Tiny Stitches The Life of Medical Pioneer Vivien Thomas by Gwendolyn Hooks and illus. by Colin Bootman
Imagine you have a baby with a heart problem and that baby is going to have to undergo surgery with its life hanging in the balance. Will the surgeons be able to save her? Will you ever hold that baby in your arms again? The surgeon will operate using tools and techniques that may deliver a miracle. Where were these techniques born? Who discovered the surgical process that just might be the answer to these parents' prayer?
History. “The Past Is Prologue.” Our story as an American people. A week or so ago, I wrote a recommendation for Nora Raleigh Baskin’s latest powerful story, NINE, TEN: A SEPTEMBER 11 STORY. That’s history in our own lifetime and possibly history in the lifetime of our young reader. It’s close to us.
But we have other history that we need to know about. It’s like going back and looking through the photo albums of your grandparents or reading a diary of someone in your family. What hopes and dreams did their life hold? How were they “held” in the world? Was their life a struggle or did they have doorways swinging wide open on their path?
This is the biography, the story of a life, of a remarkable African American man you may never have heard of. Here the light is shined on the dark places in American history. This is about not accepting other people and not treating every human being as equal and deserving of every opportunity.
Gwendolyn Hooks has done careful research and she tells the story of this man, Vivien Thomas, with detail and depth so we can understand and feel what it was like to be him with all of his brilliance and determination and we can see that because of the color of his skin he was denied respect and equality.
In October 1929 when the stock market crashed, millions of Americans lost everything. One of them was an African American man named Vivien Thomas who lost all of the money he was saving to go to college. He and his father had worked as carpenters but those days were over as few Americans could afford to build a home during the Great Depression. Where could he begin again?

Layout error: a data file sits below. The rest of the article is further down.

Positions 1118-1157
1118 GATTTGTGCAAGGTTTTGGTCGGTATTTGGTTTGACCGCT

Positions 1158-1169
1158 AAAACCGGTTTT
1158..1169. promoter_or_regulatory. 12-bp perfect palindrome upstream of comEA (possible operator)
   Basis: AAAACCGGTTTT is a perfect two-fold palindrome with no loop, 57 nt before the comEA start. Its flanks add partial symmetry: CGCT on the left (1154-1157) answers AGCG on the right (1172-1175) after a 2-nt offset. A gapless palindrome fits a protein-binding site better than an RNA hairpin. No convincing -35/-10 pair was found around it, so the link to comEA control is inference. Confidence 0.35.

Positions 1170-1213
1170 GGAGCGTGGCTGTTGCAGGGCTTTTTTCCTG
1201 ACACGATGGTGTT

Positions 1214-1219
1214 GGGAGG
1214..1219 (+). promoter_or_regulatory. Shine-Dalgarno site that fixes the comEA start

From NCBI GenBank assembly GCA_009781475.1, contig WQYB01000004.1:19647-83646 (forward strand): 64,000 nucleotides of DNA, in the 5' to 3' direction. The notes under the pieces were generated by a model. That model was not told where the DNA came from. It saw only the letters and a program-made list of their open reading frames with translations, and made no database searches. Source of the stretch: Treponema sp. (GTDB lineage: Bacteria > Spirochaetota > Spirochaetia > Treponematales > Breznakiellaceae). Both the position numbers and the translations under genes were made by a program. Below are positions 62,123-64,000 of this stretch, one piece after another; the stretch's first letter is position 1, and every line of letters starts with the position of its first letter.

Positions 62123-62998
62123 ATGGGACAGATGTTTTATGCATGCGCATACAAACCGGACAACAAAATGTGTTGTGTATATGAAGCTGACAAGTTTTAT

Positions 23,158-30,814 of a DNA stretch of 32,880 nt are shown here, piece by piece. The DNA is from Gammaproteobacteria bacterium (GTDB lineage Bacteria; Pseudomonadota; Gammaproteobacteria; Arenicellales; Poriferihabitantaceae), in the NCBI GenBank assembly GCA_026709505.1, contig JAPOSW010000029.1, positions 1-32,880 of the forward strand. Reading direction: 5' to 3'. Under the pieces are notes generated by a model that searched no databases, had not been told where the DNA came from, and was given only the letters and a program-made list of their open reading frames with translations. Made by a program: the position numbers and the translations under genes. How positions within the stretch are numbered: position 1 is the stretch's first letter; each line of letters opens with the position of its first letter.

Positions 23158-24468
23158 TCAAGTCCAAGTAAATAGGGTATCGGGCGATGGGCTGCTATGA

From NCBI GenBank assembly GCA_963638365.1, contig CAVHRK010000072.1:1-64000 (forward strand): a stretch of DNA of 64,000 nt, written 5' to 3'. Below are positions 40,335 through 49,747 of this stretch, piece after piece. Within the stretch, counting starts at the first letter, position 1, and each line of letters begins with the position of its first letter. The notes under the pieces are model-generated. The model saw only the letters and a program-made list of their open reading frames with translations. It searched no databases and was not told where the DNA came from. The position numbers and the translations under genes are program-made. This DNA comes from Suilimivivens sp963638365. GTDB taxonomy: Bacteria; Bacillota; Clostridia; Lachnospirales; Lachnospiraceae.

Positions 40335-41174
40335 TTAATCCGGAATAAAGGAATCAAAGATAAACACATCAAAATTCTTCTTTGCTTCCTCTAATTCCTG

How did this African American man make his dreams come true? How did he climb the ladder of success in this era of discrimination?
This is the story of a man whose genius saved lives. This is the story of a man who was listed as a janitor even while he was contributing to medical research in the lab of Dr. Alfred Blalock.
It’s painful to read about that Vivien Thomas’ wages were not equal to that of the white technicians and that he was not even given the same job title. It’s eye-opening to discover that when Dr. Blalock went to work at Johns Hopkins and insisted that Vivien Thomas be invited by the University as well that there all the better homes and apartments were “whites only.”
The journey of Vivien Thomas is brought vividly to life through stories of his work in the operating rooms as he invented new surgical procedures that saved the lives of babies. He taught himself, coached colleagues and his superior and educated surgeons through his innovative and award-winning procedures. The awards, please note, were given to others.
Though he never went to medical school, his research “pioneered open-heart surgery on children.” Even today his work is saving the lives of children born with heart problems.
This is a powerful story of a gifted man for whom opportunity was limited simply because of his skin color. We need to acknowledge the injustices of those times. It’s important to learn of the mistakes of the past so we can right some wrongs and learn to honor every human being for the gifts and abilities they bring.
We are indebted to Gwendolyn Hooks for giving us such a clear picture of the discrimination faced by someone as gifted as Vivien Thomas. Written for older readers this is a stirring biography of a man who persevered in the field he loved and succeeded against the forces that would hold him back.
Vivien Thomas created those life-saving procedures. Vivien Thomas is the reason this baby undergoing heart surgery has a chance to survive. Read this one aloud and give every child the chance to feel the empathy and to get a sense of what it would be like to live this life of barriers and denial.
32 pages 978-1620141564 Ages 8-12
Recommended by: Barb Langridge, abookandahug.com